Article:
In another twist in the continuing drama between TikTok and President Donald Trump administration, the Chinese app has yet gotten another reprieve. The reprieve is the administration’s failure to enforce a deadline it gave to the firm to separate from its Chinese-based parent company. Now, TikTok has 15 more days to find an American buyer.
In an executive order signed by Trump in August, the president had expressed explicitly that TikTok should find an American company to take over its affairs by November 12, 2020, or risk having its services banned in the United States over fears that the app breached on user privacy and data.
However, that deadline came and went on Thursday without TikTok finalizing a deal with interested buyers. Instead, the legal team of the company asked for a 30-day extension of the deadline. The administration settled for a 15-day extension.
It was the responsibility of Attorney General William Barr to enforce Trump’s order, but no action was taken. When approached for a comment on the reason for the delay in enforcement, a spokesperson for the Justice Department declined to comment on the matter.
Therefore, users in the US will continue to enjoy, albeit for a short period, if conditions are not met, the social media app whose popularity ballooned during the coronavirus pandemic that kept millions at home. Primarily, the app is used to create short funny videos with lip-sync effects and other great features.
TikTok’s cause was bucked up by Federal courts, which stopped the Trump administration’s attempts to force a sale of the social media platform. In rulings by the courts, they blocked an order that would have taken the app off US app stores, effectively banning all US transactions on TikTok. The courts’ rulings made the administration’s sell-by deadline ineffectual.
ByteDance, owners of TikTok, have been in negotiation with American companies like Oracle and Walmart over the past months. However, the finer details of how much control these companies will yield over the app are yet to be determined.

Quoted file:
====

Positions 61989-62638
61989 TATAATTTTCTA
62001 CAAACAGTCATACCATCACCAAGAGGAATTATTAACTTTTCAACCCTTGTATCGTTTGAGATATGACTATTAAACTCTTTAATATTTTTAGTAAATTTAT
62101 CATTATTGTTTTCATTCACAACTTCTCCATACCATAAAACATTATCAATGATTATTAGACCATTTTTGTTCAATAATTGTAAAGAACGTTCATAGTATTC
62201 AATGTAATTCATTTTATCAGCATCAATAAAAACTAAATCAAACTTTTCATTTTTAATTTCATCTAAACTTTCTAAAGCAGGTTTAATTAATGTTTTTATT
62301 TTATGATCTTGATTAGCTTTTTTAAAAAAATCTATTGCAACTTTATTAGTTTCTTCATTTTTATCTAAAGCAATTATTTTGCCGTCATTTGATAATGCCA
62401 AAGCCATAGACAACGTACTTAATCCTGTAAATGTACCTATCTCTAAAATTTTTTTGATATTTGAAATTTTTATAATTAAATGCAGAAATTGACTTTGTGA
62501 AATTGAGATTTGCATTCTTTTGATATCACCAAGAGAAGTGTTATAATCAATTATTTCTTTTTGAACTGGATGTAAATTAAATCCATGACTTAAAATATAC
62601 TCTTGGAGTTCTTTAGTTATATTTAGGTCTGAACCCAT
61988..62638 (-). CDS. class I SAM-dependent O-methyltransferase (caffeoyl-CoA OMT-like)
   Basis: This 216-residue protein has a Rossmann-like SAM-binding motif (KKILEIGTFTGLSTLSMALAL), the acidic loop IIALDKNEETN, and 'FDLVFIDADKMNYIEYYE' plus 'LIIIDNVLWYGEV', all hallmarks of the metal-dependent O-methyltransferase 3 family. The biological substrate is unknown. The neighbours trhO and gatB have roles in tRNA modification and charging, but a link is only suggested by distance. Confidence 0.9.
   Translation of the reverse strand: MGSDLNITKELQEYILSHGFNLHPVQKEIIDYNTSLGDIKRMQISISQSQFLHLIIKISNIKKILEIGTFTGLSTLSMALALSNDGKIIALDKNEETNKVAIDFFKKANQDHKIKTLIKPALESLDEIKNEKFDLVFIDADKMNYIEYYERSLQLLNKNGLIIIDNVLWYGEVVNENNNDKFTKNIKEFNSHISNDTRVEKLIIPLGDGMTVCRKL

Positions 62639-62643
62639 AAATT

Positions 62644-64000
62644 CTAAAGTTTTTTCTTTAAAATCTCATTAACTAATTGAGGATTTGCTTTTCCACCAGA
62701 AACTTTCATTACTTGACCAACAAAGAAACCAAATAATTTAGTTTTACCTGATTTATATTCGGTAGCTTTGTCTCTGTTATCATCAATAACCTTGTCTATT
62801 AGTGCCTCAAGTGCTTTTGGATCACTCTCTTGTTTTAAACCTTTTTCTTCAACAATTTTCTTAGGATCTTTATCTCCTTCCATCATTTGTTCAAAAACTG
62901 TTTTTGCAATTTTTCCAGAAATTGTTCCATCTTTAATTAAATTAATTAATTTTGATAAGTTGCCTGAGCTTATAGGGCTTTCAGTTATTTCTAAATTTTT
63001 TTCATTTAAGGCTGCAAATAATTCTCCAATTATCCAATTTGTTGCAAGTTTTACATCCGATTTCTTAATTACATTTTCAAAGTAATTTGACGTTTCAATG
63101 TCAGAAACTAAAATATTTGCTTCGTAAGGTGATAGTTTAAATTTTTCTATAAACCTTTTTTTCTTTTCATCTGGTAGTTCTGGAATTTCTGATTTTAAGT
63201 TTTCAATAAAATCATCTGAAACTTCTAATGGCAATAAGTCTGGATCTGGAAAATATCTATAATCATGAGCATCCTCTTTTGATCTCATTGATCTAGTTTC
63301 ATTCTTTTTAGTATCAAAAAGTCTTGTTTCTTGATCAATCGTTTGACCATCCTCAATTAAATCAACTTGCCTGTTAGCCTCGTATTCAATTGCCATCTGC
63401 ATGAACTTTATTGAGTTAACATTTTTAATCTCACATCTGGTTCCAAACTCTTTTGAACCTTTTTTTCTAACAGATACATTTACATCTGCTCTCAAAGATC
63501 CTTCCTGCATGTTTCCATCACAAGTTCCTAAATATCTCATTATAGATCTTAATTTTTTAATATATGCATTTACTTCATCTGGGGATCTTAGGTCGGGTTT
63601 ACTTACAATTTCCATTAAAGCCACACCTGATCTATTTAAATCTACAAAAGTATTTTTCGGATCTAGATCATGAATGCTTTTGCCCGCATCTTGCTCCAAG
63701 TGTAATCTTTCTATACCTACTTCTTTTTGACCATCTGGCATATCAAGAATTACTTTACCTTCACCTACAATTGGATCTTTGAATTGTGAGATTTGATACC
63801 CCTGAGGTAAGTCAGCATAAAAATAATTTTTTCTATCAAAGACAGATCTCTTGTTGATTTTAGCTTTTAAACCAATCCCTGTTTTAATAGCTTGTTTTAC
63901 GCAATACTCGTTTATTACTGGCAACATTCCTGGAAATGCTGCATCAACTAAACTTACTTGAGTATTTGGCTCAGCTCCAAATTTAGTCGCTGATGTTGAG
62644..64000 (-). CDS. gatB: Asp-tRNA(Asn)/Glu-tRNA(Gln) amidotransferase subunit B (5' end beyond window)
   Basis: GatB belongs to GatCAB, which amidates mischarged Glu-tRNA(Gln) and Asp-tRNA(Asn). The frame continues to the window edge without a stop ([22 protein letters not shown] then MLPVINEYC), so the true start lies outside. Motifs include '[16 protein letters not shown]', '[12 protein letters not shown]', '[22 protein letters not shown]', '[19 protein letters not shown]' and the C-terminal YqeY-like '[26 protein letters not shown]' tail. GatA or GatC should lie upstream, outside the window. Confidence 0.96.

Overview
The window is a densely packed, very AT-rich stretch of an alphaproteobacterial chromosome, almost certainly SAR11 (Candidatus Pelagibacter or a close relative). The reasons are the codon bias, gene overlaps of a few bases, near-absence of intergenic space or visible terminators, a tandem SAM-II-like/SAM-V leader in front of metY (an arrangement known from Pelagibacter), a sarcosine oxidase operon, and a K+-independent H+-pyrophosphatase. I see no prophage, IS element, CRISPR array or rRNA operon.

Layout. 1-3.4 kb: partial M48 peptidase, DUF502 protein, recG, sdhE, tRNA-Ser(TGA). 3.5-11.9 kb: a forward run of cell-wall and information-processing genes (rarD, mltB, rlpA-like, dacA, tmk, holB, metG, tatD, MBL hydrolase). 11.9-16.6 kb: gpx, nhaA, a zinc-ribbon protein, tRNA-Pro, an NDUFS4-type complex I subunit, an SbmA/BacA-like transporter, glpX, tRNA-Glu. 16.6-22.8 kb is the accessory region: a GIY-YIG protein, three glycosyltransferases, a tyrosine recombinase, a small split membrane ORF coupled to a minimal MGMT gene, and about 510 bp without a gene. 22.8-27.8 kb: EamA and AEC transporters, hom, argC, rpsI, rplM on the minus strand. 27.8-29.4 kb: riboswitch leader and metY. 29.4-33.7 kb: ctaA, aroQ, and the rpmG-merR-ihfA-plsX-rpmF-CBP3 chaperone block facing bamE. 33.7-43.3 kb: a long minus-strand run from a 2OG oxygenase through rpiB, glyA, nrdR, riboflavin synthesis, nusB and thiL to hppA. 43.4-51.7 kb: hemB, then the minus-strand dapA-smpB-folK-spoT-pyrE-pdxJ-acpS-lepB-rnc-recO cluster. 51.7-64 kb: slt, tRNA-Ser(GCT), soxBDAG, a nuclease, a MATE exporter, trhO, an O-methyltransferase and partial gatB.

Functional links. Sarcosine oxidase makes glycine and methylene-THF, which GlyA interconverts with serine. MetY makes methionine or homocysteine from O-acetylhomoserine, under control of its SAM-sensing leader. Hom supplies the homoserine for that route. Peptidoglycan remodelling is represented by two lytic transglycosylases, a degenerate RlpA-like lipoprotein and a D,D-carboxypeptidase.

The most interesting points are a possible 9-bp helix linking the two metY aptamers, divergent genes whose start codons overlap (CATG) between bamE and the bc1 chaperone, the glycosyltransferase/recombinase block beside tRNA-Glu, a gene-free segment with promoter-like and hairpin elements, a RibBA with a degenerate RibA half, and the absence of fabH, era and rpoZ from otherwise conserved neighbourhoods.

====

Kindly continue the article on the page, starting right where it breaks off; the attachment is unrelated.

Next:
TikTok has accused the administration of approaching the matter with a lackadaisical attitude. The company said it had approached the White House with strategies on how every agreement can be finalized, including future data privacy and security concerns. Still, the administration was yet to issue an acknowledgment. Regulators in China and the US must approve whatever agreement that it eventually reached, NPR reports.
The needed approval from the Chinese authorities might just put a spanner in the works of finalizing negotiations. China has complained bitterly about Trump’s campaign against the social media app. Beijing opposes a forced sale of the app US operations by its Chinese owners, and sources said it would instead prefer that the app be shutdown in the US. Recently, the Chinese authorities passed new laws that would require apps like TikTok that used artificial intelligence technology, to gain the government’s approval before they are sold to foreign entities.
The journey to the current face-off between Trump’s administration and TikTok commenced when the US authorities flagged down TikTok over national security risks. There were fears that the Chinese Communist Party could use the app to achieve its espionage aims. There were back and forth between the company and the US authorities trying to straighten out privacy concerns. That process was cut short when the US government demanded the sale of the company.
Trump hinged his decision on the relationship between the ByteDance and the Chinese Communist Party, which could access the data of Americans using the company as a proxy. TikTok has won all legal battles the White House has thrown at it, and it remains to be seen how the current development will play out.
President-elect Joe Biden is not comfortable with the app either, although it is expected that he would adopt a less confrontational stance than Trump.